Umpqua Shooting Victim Sarena Moore’s Service Dog, Bullet, Never Left Her Side

Sarena Moore, who was killed at Umpqua Community College, had two best friends — her fiancé, Travis Dow, and her service dog, Bullet.

The dog was trained to be by her side at all times and helped her with everything, Dow told CNN. Sarena was wheelchair-bound due to severe back pain and reported to have suffered from sciatica.

Dow and Moore got the dog only seven months ago, and Sarena trained him herself. In that short time, the dog had become a constant companion, KOMO added.

“He was her world. He was not only her dog, (he was) her best friend besides me.”

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Moore, 44, was going to Umpqua in Roseburg, Oregon, to earn a business degree and her dream was to one day open a horse ranch for handicapped kids. On that fateful day, October 1, she was one of the shooter’s first targets.

And Bullet was laying on the floor by Moore’s side, as he always was.

When the shooter burst into her classroom, the pooch remained calm. The shooter ordered the class to the ground and everyone, including Sarena, obeyed. But then the shooter demanded that she get back into her wheelchair. She did.

And then he shot Sarena.

Bullet stayed with her, Dow said, right until she drew her last breath.

“That’s what he is trained to do. He’s trained to stay right next to her no matter what.”

As Travis mourned his fiancée, killed with 9 others that day, he began to wonder what had happened to her companion and feared the worst — that he, too, had been killed by the gunman as he lay obediently by her side.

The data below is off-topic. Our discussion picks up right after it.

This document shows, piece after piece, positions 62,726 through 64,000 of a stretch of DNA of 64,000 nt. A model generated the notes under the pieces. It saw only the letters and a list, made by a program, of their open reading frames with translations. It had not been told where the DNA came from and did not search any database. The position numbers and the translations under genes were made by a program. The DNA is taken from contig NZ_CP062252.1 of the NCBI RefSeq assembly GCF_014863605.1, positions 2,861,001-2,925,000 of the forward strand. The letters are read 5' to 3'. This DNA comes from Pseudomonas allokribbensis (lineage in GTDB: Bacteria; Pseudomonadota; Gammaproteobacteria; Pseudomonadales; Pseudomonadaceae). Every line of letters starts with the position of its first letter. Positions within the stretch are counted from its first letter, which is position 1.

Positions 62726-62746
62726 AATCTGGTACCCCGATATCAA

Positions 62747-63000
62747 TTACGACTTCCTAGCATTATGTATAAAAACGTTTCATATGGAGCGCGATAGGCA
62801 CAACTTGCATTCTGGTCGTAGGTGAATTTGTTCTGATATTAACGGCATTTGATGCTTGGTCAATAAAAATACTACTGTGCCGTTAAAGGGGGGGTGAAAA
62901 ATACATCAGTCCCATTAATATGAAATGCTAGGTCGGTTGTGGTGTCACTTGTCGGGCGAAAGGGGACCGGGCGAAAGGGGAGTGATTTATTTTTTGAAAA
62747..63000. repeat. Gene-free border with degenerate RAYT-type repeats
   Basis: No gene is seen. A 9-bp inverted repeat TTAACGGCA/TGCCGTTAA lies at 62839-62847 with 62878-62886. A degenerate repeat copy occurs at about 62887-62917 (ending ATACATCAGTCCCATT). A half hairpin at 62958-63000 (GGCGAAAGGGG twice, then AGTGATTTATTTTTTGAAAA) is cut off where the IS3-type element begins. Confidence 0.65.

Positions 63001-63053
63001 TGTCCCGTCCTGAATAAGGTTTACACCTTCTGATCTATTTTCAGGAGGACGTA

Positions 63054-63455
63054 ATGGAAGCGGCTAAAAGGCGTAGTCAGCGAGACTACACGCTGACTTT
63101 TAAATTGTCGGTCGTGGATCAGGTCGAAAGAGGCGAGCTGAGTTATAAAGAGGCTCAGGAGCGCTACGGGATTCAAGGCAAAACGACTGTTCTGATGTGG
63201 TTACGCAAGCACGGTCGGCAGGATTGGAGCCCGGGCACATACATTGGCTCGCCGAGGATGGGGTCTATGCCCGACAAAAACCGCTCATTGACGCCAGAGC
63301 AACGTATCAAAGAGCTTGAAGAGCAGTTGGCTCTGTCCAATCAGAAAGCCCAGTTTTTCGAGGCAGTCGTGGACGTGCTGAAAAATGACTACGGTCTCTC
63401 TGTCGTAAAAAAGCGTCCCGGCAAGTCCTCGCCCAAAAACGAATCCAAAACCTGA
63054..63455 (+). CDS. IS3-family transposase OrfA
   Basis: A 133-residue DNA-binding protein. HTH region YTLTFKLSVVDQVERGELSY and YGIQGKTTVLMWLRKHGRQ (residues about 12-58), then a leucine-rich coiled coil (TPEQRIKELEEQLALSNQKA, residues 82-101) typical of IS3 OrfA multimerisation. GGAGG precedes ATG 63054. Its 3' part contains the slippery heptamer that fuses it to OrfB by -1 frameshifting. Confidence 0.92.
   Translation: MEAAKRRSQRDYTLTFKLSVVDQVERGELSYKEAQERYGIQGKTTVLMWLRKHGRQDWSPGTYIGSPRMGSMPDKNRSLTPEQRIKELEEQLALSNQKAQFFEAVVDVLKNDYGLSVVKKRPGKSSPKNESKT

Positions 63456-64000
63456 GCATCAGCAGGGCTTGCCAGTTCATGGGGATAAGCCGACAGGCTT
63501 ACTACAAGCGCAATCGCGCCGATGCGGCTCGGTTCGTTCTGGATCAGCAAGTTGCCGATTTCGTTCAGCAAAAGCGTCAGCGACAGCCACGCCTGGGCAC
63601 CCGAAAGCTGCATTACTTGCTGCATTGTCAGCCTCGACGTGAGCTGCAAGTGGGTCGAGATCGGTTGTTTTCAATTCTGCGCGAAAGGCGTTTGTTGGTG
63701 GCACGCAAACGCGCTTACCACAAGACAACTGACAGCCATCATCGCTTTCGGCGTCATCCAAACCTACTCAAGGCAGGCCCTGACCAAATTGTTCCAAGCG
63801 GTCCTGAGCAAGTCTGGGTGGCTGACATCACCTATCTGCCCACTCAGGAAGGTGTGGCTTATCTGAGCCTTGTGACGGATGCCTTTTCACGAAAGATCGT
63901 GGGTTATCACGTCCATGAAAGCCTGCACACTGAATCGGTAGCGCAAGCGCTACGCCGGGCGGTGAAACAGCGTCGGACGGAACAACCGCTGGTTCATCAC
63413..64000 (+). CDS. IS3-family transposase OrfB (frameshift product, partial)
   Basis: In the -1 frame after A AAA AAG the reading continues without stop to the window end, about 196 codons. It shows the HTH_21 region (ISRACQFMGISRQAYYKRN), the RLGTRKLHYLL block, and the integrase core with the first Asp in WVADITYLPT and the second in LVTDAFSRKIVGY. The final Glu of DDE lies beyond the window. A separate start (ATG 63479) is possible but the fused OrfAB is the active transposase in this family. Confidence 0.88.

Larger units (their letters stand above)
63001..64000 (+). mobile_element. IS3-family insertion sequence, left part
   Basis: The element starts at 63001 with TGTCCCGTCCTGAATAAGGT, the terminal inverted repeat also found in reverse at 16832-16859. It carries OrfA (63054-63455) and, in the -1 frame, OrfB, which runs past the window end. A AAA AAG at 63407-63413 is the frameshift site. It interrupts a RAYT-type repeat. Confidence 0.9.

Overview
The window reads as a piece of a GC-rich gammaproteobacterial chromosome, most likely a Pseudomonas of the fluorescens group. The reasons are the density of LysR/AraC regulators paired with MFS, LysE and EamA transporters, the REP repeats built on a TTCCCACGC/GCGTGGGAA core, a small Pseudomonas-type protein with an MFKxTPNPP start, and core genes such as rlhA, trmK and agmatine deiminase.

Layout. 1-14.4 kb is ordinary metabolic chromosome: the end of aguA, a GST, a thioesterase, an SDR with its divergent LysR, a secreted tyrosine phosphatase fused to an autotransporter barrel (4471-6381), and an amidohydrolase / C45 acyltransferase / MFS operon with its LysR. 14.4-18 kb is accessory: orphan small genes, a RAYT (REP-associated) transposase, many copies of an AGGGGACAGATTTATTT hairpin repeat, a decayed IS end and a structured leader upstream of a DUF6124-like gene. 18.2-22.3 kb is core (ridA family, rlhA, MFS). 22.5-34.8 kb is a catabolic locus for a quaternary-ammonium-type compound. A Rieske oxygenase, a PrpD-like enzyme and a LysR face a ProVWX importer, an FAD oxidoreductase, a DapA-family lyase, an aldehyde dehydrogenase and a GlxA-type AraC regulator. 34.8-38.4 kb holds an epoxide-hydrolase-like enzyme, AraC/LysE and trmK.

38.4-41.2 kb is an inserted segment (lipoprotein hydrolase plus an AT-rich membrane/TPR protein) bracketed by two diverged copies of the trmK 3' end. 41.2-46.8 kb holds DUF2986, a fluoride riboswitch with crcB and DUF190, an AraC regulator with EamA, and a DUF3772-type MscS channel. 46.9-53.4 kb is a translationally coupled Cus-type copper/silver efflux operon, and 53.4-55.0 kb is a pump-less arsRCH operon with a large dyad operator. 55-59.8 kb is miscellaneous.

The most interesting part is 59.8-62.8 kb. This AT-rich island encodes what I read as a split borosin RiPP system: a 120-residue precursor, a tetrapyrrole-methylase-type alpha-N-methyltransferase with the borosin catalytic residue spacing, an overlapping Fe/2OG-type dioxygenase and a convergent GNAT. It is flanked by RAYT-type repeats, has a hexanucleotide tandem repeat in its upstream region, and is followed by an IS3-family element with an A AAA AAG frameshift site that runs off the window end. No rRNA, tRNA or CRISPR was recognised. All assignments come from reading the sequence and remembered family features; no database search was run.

But the next day the police arrived, and they had with them a very familiar face and a wagging tail — Bullet. The two now live together, without Moore, in their small apartment and since the shooting, Dow said he hasn’t been the same dog.

“He’s been acting really droopy. He goes to her door and lays down,” he said. “Because he’s used to going in the room and sleeping in the room at night. He knows she ain’t coming home, ’cause he was there when the fatal day happened.”

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Bullet is also keeping a piece of Sarena with him, her favorite hat, which was returned to Travis with her personal possessions. He immediately gave it to him, KOIN added.

“I got that back in her personal possessions. I gave it to him. He uses that, lays down on it and everything else. I’m not going to take that from him because it’s part of who she was. He walks around with that every now and then with that in his mouth.”

The service dog, who had given Moore so much love and comfort, is a symbol for Dow of her love for animals and her dream to help train them, horses included, to help people. He said Moore “wanted people to know there is better therapy out there than just dogs.”

Now, Bullet is giving Travis some much needed comfort, and he’s helping the dog make it through his grief in return. He said mourning Sarena and moving past the tragedy is “going to be hard,” but he and Bullet will “make it together.”

And having Bullet by his side, like he was for Moore that tragic day, makes Dow feel like she is still with him.

“It felt good to know he was still alive. He survived because it’s a piece of her. Bullet became a piece of Sarena. I was happy to get him back. I was ecstatic.”

[Photo Courtesy YouTube Screengrab]